Carbon monoxide (CO) is an odorless, colorless gas that can cause personal injury and wrongful death. Every year, over 200 people in the United States die from CO produced by fuel-burning appliances (furnaces, ranges, water heaters, room heaters). In many cases, these people have the right to sue for compensation from a landlord, builder, gas company, heating and air conditioning company and/or a manufacturer.
Liablility in these cases can involve complex issues of causation, proving that something a party did or did not do caused the CO poisoning incident. Each case is unique, and the parties responsible can include:
A property owner (e.g., a landlord or hotel owner);
A service professional (e.g., a heating contractor);
A builder; and/or
A manufacturer (CO poisoning from a defective product, including a carbon monoxide detector that does not give an alarm).
In a recent case, a boiler was incorrectly installed in a new house. When the new occupants moved in and turned on the boiler to heat the house, the boiler emitted high levels of carbon monoxide. The family’s teenage son went to bed and was found dead the next morning.
The above case involved a product that was defective because it was improperly installed. Some of these cases are caused by a product that is defective in design or manufacturing.
Under the doctrine of premises liability, owners of property are held responsible for injuries sustained while on the property. For example, if a landlord does not maintain a heating unit and the result is carbon monoxide poisoning, the landlord may be held liable. Premises liability covers all property owner, not just landlords. If your family member dies while at a summer camp, staying at a hotel, or staying at a friend’s house, you have the right to seek redress for your loss.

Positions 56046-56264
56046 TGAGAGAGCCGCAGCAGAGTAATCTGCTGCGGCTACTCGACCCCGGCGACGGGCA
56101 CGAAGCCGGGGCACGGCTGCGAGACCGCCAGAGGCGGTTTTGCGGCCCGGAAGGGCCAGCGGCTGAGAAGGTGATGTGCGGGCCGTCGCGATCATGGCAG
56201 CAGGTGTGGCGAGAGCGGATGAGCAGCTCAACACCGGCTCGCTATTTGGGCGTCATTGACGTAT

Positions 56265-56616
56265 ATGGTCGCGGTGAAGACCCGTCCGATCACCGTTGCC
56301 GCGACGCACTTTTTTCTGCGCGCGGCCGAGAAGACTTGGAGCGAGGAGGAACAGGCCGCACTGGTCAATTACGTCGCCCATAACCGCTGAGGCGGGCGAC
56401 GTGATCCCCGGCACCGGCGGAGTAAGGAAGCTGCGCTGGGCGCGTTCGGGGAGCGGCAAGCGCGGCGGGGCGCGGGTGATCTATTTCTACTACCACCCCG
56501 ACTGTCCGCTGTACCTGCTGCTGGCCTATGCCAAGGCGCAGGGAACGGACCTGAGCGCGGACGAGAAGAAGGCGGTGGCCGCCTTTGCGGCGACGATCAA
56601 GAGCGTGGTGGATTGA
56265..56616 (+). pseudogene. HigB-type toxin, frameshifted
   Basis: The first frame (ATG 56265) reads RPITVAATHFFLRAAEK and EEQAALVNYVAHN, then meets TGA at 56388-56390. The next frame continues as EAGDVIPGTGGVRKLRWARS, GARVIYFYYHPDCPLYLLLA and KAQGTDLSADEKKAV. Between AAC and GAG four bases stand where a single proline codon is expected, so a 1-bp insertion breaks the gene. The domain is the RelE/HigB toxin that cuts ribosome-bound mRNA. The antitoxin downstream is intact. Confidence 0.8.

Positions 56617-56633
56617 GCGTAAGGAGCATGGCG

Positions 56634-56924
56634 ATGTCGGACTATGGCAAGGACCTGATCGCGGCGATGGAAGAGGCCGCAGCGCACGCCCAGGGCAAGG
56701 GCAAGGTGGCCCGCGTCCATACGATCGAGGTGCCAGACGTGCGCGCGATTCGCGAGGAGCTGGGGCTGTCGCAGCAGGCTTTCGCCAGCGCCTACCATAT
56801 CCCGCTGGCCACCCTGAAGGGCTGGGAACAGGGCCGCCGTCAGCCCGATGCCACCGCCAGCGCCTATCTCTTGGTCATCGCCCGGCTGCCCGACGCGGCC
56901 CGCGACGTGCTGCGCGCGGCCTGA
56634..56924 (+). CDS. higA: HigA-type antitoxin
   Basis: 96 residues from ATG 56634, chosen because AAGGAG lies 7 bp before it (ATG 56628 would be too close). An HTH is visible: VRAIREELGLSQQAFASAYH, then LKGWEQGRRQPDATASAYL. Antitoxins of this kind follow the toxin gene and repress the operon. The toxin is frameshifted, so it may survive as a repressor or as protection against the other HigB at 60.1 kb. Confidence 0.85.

CO Poisoning Symptoms
Know the symptoms. At moderate levels, you or your family can get severe headaches, become dizzy, mentally confused, nauseated, or faint. You can even die if these levels persist for a long time. Low levels can cause shortness of breath, mild nausea, and mild headaches, and may have longer term effects on your health. Since many of these symptoms are similar to those of the flu, food poisoning, or other illnesses, you may not think that CO poisoning could be the cause.
Family and friends of a second-grader are mourning her unexpected death this week from carbon monoxide poisoning on Lake Minnetonka. Emergency crews were called to a Wayzata Bay dock Sunday to answer the distress call. In 2013, two men were overcome by the odorless gas while boating on Lake of the Woods on a vessel that had a faulty exhaust system.
A family in Crookston, Minnesota, has been devastated by carbon monoxide poisoning, which resulted in the tragic and senseless deaths of a husband and wife. “While we still don’t know what caused this tragedy, carbon monoxide deaths can occur when an appliance is defective or improperly serviced,” said attorney Eric Hageman. When that happens, the family may have a wrongful death claim.
What to Do if You Suspect Carbon Monoxide Poisoning
If you experience symptoms that you think could be from CO poisoning:
DO GET FRESH AIR IMMEDIATELY. Open doors and windows, turn off combustion appliances and leave the house.
DO GO TO AN EMERGENCY ROOM and tell the physician you suspect CO poisoning. If CO poisoning has occurred, it can often be diagnosed by a blood test done soon after exposure.
Be prepared to answer the following questions for the doctor:
Do your symptoms occur only in the house? Do they disappear or decrease when you leave home and reappear when you return?
Is anyone else in your household complaining of similar symptoms? Did everyone’s symptoms appear about the same time?
Are you using any fuel-burning appliances in the home?
Has anyone inspected your appliances lately? Are you certain they are working properly?